at Portland 84, Dallas 82 (Series tied 2-2)
Offensive Ratings: Portland 105.3, Dallas 98.9
PORTLAND - How do you analyze a miracle?
Replay the fourth quarter of Saturday's Game Four between the Dallas Mavericks and the Portland Trail Blazers a thousand times and the Mavericks win 999 of them. Teams don't come back from 18-point deficits, especially when the entire reason they trail so badly is because they cannot make a shot to save their life. To their--our--delight, this was the one exception in a thousand, as Brandon Roy unexpectedly came alive to lead the Blazers to a victory they desperately needed.
Make no mistake: With a minute left in the third quarters, Portland's postseason hopes were fading quickly. The Blazers trailed by 23 points in a game that would have dropped them behind in the series 3-1 with a long trip to Dallas for Game Five on Monday looming. Realistically, Portland was finished with a loss, and I'm sure I wasn't the only writer on press row preparing to eulogize the season.
For three quarters, this game was almost so bad it was almost unwatchable. The teams combined for 12 turnovers in the first quarter alone and both shot worse than 40 percent in the first half. After letting the two teams hack each other into submission before halftime, the referees decided to even things out by calling ticky-tack fouls early in the third quarter. The officiating contributed to the frustration that fueled a confrontation between LaMarcus Aldridge and Tyson Chandler during the second quarter.
During the third quarter, the Blazers' shooting was painful to watch. Portland got OK looks, yet missed its first 15 attempts after halftime. At some point, as Nate McMillan observed after the game, all the bricks caused the team to drop its head and stop defending. Able to get whatever they wanted on offense, the Mavericks got going and made half their threes and two-thirds of their attempts inside the arc. Their lead peaked at 23 points on two occasions late in the third quarter. When Roy finished the period with a three-pointer that I described for ESPN as taunting disappointed Blazers fans, it seemed a prelude to a comeback of some sort, but presumably the kind that would serve only to make the final score respectable.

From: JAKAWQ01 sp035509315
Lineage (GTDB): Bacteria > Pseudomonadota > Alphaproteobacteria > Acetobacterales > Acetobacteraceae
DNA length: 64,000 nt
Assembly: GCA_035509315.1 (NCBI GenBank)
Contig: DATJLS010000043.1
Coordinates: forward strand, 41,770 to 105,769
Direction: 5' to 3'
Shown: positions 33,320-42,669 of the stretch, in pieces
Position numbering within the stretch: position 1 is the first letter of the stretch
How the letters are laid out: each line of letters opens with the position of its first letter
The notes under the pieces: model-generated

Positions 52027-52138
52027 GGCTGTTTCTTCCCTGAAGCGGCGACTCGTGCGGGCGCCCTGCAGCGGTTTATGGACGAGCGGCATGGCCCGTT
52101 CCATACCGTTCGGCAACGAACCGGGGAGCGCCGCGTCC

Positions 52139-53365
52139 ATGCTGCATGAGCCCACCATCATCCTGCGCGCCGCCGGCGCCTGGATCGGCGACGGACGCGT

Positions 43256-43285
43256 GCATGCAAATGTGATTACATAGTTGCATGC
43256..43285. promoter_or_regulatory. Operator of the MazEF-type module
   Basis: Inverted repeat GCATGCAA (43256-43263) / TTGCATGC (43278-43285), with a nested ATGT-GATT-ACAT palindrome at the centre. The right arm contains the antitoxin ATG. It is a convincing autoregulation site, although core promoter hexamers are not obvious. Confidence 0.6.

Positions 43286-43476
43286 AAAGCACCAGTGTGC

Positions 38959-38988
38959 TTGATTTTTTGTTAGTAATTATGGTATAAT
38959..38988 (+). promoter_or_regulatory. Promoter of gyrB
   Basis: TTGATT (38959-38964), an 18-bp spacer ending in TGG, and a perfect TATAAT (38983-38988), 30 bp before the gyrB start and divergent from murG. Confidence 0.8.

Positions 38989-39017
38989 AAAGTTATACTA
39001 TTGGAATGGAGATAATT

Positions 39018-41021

What we didn't know--what we couldn't know--was that for 12 minutes of basketball, Roy would hop in the time machine and travel back to 2009, when he was an unstoppable offensive force. We saw bits and pieces of this on Thursday night, when Roy scored 16 points and played as well as he had since returning from double knee surgery to try to relieve the pain in which he was playing. But this was vintage Roy, the whole thing. In fact, I'm not sure he's ever played as well in a quarter as he did down the stretch today.
With little margin for error, Roy was almost perfect. He missed two shots, both threes, but made eight more and consistently chose correctly between shooting or finding an open teammate. It's a testament to how well Roy was locked in as a ballhandler that, with him running the offense essentially the entire quarter, Portland matched Dallas' Game Two feat of going the fourth period without a single turnover.